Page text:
Hollywood has already melodramatized the lives of musicians from Fanny Brice to Glenn Miller and from Billie Holiday to Buddy Holly. But perhaps no bio film has ever tapped so deeply into the mother lode as Coal Miner’s Daughter, the current movie based on the memoirs of Loretta Lynn, the Queen of Country Music. Admittedly, Loretta’s tortured progress from a Butcher Hollow, Ky. shack to Nashville’s pantheon is a powerfully affecting story, but the box office—$38 million and counting—and the public response have exceeded expectations. Even city-slick cinéastes found themselves surprisingly moved. Jimmy Carter told Loretta, she reports, “that it was better than he thought it would be.” On the following pages Loretta, rocker-turned-actor Levon Helm (who plays her late coal miner father) and Loretta’s now remarried mother describe their personal feelings about the film—and its impact.
My life was much worse than them scenes in the movie,” confesses Loretta Lynn, 45, and ain’t that the truth. After she married at 13, she cooked for the four kids she had by age 18 on a wood stove, not a gas range. It took her five years, not one, of “nearly starving to death” to break into Country’s big time at 29. Her subsequent breakdowns and Valium dependency so sensationalized in Robert Altman’s 1975 semifictional Nashville were minimized. “They had to kind of skim over the top of things,” Loretta observes. “As Mommy said, if the movie had told everything, there’d been 50 hours of fighting. And she’s about right.”
The loving, however, would have required equal time. Sissy Spacek and Tommie Lee Jones as their film counterparts were so heart-twangingly on the mark that Loretta and her husband of 32 years, Oliver Lynn Jr. (better known as “Doolittle” and “Mooney”), left their first screening in tears. It wasn’t easy watching Loretta’s beloved father’s funeral, or Mooney’s drinking problems, infidelities and his trauma over not being the breadwinner, not to mention Loretta’s own neglect of hearth and health for her career. But the experience, she now feels, has “kinda put us together a little more. It really made Doo think that we have been together a long time and that we’ve had something real good.”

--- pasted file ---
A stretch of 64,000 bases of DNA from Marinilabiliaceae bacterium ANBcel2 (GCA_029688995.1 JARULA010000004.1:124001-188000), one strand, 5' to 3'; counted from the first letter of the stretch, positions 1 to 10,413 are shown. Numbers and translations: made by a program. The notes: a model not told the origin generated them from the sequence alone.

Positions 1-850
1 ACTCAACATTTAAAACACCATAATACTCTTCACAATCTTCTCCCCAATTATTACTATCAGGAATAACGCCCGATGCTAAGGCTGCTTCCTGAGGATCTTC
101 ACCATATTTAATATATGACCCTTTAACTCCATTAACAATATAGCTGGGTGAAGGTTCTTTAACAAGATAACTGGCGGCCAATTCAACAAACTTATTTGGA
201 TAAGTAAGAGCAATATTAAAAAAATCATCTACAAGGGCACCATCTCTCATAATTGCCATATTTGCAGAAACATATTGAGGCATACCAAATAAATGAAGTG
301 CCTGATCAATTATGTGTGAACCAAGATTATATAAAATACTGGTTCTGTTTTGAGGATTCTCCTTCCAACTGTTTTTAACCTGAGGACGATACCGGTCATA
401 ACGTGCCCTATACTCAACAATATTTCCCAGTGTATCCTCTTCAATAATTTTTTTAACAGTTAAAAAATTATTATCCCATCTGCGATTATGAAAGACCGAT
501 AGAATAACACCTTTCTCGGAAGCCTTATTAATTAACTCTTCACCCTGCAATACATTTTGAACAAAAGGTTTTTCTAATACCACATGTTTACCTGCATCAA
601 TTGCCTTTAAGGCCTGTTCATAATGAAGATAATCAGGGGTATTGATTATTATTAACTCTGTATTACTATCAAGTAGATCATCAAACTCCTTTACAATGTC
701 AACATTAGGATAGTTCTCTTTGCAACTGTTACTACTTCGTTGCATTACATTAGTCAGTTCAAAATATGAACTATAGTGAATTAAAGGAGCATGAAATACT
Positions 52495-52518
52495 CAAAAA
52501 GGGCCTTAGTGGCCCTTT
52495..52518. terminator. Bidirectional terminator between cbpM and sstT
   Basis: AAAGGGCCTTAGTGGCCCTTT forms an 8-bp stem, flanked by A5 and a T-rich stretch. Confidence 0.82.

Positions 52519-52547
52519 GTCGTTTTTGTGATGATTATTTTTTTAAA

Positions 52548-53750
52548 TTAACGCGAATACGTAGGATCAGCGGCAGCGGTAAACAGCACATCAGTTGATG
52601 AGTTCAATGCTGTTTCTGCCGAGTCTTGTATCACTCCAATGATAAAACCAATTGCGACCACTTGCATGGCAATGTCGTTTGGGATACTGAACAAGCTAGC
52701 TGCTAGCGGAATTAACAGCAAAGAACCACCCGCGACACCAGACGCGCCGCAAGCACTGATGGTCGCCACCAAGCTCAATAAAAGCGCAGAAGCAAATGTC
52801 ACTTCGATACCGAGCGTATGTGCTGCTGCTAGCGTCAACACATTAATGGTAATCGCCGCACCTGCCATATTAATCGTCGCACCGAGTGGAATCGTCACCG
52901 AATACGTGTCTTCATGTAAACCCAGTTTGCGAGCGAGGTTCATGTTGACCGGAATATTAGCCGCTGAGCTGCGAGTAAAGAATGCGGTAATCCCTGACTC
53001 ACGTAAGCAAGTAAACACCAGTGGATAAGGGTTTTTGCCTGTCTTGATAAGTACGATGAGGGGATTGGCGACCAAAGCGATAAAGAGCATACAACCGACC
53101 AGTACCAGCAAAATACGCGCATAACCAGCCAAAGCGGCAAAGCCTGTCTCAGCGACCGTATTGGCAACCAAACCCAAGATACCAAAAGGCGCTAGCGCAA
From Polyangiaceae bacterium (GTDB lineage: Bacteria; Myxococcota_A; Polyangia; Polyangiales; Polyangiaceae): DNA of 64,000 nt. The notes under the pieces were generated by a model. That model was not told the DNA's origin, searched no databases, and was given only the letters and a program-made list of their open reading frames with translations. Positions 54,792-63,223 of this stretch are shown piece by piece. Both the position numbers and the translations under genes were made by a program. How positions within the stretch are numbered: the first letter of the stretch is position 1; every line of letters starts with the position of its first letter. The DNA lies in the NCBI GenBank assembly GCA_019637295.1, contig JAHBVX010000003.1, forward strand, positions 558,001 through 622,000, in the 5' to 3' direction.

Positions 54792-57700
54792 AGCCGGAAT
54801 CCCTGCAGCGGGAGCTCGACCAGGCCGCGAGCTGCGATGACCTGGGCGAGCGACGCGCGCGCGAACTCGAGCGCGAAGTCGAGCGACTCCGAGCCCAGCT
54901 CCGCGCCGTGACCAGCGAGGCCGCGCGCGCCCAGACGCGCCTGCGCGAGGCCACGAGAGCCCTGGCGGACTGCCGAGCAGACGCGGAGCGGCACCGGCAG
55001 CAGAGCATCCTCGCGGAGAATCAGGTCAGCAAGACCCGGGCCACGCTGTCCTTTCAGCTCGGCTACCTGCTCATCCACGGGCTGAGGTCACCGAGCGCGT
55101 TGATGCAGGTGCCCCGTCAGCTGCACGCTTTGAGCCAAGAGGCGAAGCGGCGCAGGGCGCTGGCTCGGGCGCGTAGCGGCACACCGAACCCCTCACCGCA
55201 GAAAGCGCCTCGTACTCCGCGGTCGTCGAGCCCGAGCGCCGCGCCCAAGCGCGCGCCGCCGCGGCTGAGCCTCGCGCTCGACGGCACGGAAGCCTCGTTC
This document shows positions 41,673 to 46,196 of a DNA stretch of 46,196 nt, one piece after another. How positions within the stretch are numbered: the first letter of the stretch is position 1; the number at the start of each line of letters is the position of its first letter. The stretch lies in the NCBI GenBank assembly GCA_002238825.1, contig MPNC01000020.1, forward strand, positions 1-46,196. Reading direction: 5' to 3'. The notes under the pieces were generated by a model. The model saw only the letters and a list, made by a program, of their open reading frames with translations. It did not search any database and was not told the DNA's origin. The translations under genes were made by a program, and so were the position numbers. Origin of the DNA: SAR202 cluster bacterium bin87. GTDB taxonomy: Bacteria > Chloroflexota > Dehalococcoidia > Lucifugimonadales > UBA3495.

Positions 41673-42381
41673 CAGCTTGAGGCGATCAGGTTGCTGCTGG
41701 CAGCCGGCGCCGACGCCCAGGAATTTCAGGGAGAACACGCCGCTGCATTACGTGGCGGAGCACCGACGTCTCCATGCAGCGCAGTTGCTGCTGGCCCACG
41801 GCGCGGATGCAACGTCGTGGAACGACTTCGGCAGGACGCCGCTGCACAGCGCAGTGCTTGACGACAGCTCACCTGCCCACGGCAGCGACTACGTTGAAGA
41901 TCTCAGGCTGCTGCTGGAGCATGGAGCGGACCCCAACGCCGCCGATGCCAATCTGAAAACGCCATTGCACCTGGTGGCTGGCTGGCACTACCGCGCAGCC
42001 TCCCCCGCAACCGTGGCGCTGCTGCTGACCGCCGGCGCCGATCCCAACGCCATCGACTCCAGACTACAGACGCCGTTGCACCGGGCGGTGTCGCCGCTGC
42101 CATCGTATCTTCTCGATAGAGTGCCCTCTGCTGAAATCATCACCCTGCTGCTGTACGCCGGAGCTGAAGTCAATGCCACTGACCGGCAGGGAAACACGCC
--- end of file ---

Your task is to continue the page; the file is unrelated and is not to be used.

Indeed, after seeing himself as others did, Mooney, 51, who reportedly took a few bracers before the movie premiere, has been on the wagon most of the time since. “I think he quit when he realized he didn’t remember an awful lot in the morning,” says Loretta. “He’s always been a smart man, and he sure didn’t want to lose that.” She herself hasn’t popped a pill since 1976. “There ain’t nothin’ worth gettin’ that upset about,” she now recognizes.
Otherwise, Loretta’s life since the film chronicle ended in 1977 is as frantic as ever. She still performs some 120 concerts a year and travels 150,000 miles in her $200,000 customized bus called Coalminers. “How can I say that I’ve learned to pace myself better when I haven’t been home since Christmas?” muses Loretta. “I keep saying I’m going to quit every year.”